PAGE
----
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Adelaide Hunter Hoodless Homestead National Historic Site of Canada

359 Blue Lake Road, St. George, Ontario, N0E, Canada

Formally Recognized: 1995/11/24

Corner view of the house; Parks Canada | Parcs Canada
Adelaide Hunter Hoodless Homestead
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Other Name(s)

Adelaide Hunter Hoodless Homestead National Historic Site of Canada
Adelaide Hunter Hoodless Homestead
Homestead d'Adelaide Hunter Hoodless

Links and documents

Construction Date(s)

1830/01/01 to 1839/01/01

Listed on the Canadian Register: 2005/12/28

Statement of Significance

Description of Historic Place

Adelaide Hunter Hoodless Homestead is an early nineteenth-century one-and-half storey wood-frame farmhouse located in a pastoral setting in the rural community of St. George, Ontario. The designation refers to the house on its lot.

Heritage Value

Adelaide Hunter Hoodless Homestead was designated a National Historic Site of Canada in 1995 for its concrete linkages with the contributions of Adelaide Hunter Hoodless, a champion of maternal feminism, who was instrumental in the founding of the Women’s Institute, the Young Women’s Christian Association, the National Council of Women, the Victorian Order of Nurses, and three faculties of Household Science, and because the rural situation and lack of amenities found in Hoodless’ childhood home speak eloquently to the hard labour and isolation experienced by many rural women in the mid 19th century, a situation Hoodless spent her entire life trying to alleviate.

The heritage value of Adelaide Hunter Hoodless Homestead National Historic Site of Canada lies in its direct association with Adelaide Hunter Hoodless, particularly in its role in defining and describing the reason she became a figure of national importance. Its value is expressed by the relatively isolated setting and in its illustration of a typical farm house of mid-to-late nineteenth century Ontario. Adelaide Hunter was born in this house, and lived here until 1881 when she married successful Hamilton furniture manufacturer John Hoodless. Here, as the youngest child in a large farming family raised by a widowed mother, she experienced the hardship and isolation that attracted her to social activism. That experience, together with the loss of her youngest child 1889, inspired her determination and defined the nature of the causes she championed.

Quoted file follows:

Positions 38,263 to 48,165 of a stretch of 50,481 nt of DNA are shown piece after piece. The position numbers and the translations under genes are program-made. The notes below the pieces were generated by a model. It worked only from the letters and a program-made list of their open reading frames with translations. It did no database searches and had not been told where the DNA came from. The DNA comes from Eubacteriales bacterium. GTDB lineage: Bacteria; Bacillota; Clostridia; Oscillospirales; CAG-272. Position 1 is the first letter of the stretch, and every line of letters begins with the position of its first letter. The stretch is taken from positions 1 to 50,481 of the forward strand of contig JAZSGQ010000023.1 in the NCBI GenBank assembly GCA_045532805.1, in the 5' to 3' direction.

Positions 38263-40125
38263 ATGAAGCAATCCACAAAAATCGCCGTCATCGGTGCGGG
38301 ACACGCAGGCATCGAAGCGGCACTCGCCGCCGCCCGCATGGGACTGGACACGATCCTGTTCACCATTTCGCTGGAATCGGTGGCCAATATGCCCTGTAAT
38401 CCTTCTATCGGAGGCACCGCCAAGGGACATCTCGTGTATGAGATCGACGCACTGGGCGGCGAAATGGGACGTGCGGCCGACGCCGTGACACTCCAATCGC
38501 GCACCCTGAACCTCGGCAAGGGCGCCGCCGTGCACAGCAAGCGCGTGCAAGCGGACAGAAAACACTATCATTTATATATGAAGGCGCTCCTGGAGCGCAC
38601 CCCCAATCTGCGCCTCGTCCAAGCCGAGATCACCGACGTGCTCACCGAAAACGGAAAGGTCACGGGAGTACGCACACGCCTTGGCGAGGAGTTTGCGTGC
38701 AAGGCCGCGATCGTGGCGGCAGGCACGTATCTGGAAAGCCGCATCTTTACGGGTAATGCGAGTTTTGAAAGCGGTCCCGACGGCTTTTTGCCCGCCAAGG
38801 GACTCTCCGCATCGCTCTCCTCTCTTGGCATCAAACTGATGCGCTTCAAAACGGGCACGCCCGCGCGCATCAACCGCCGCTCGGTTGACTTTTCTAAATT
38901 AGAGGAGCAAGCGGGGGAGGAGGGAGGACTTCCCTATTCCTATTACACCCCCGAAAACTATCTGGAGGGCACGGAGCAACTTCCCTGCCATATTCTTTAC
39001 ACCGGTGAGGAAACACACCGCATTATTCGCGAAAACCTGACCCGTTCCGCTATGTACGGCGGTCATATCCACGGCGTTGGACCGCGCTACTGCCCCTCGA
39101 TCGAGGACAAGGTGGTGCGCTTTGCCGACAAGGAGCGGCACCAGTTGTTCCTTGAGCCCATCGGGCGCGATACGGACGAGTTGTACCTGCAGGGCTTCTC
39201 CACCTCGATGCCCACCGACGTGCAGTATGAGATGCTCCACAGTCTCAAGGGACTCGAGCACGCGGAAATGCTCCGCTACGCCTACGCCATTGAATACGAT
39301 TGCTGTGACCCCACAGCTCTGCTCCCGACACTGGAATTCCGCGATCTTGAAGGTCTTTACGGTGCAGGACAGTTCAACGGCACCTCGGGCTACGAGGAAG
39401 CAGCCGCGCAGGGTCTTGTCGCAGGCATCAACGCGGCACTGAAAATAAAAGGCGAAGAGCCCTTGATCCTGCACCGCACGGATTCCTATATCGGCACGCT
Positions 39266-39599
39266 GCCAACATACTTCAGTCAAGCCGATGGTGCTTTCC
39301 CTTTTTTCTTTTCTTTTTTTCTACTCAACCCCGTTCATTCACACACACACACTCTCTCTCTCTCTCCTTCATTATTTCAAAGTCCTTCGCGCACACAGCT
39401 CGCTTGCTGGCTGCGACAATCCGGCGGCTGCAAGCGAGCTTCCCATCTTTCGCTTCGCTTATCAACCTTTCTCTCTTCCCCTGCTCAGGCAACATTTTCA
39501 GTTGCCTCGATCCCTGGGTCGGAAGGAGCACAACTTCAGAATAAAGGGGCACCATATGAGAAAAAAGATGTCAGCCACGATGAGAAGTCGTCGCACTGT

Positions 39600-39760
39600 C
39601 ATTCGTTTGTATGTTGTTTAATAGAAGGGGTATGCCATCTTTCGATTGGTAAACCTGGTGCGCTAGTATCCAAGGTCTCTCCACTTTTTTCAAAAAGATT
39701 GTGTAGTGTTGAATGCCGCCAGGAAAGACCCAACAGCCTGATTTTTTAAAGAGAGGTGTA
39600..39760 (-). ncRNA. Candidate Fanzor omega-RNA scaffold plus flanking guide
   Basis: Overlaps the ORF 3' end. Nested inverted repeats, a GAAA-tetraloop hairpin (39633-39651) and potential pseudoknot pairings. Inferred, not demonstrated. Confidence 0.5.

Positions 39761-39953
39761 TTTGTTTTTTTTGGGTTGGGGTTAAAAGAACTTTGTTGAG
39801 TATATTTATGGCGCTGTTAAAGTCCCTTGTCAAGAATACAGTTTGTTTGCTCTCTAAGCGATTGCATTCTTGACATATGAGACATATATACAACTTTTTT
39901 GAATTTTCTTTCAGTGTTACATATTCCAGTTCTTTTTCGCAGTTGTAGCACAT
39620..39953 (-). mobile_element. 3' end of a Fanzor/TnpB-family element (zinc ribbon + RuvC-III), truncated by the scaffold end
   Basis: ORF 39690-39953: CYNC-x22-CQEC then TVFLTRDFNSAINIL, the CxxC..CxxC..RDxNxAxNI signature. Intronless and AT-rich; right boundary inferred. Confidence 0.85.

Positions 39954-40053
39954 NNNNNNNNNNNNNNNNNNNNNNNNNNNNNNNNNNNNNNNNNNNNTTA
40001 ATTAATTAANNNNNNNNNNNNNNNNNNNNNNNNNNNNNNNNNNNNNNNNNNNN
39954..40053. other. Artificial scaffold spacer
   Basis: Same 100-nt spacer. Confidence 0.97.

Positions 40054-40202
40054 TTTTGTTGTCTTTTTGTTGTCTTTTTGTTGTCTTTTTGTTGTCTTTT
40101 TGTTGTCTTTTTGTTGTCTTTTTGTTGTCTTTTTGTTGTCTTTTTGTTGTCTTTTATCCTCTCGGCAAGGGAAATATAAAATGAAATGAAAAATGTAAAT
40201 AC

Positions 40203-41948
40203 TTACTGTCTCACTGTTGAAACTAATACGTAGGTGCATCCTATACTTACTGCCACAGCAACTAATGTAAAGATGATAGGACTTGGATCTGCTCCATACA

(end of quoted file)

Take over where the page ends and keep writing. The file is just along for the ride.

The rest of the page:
Adelaide Hunter Hoodless (1857-1910) herself was recognized by the Historic Sites and Monuments Board of Canada in 1959 as a person of national historic significance.

Source: Historic Sites and Monuments Board of Canada, Minutes, November 1995.

Character-Defining Elements

Key elements contributing to the heritage value of the site include:
- its simple rectangular massing, one-and-half storey, “Ontario cottage” plan;
- its modest scale, balanced definition and broad Georgian proportions;
- its simple vernacular details (prominent central door with overlight, returned eaves, central gable with round-headed window);
- its modest materials (wood and shingle) and frame construction,
- its centre-hall interior plan with a utilitarian disposition of space (large kitchen, slant-roofed bedrooms, first floor sick room, central hall and staircase);
- its modest interior materials and finishes (with decoration restricted to classically inspired moldings);
- archaeological remains of the Hunter Hoodless period (such as the barn, outhouses, porches on the house);
- the isolated rural location of the house, and its setting on a country road within a generous domestic plot with mature trees, lawn and a creek;
- its unobstructed viewscapes to surrounding planted farm fields.




Recognition Authority

Government of Canada

Recognition Statute

Historic Sites and Monuments Act

Recognition Type

National Historic Site of Canada

Recognition Date


Historical Information

Significant Date(s)

1857/01/01 to 1881/01/01

Theme - Category and Type

Building Social and Community Life
Social Movements
Building Social and Community Life
Education and Social Well-Being

Function - Category and Type




Single Dwelling

Architect / Designer




Additional Information

Location of Supporting Documentation

Indigenous Affairs and Cultural Heritage Directorate Documentation Centre 3rd Floor, room 366 30 Victoria Street Gatineau, Québec J8X 0B3

Cross-Reference to Collection

Fed/Prov/Terr Identifier




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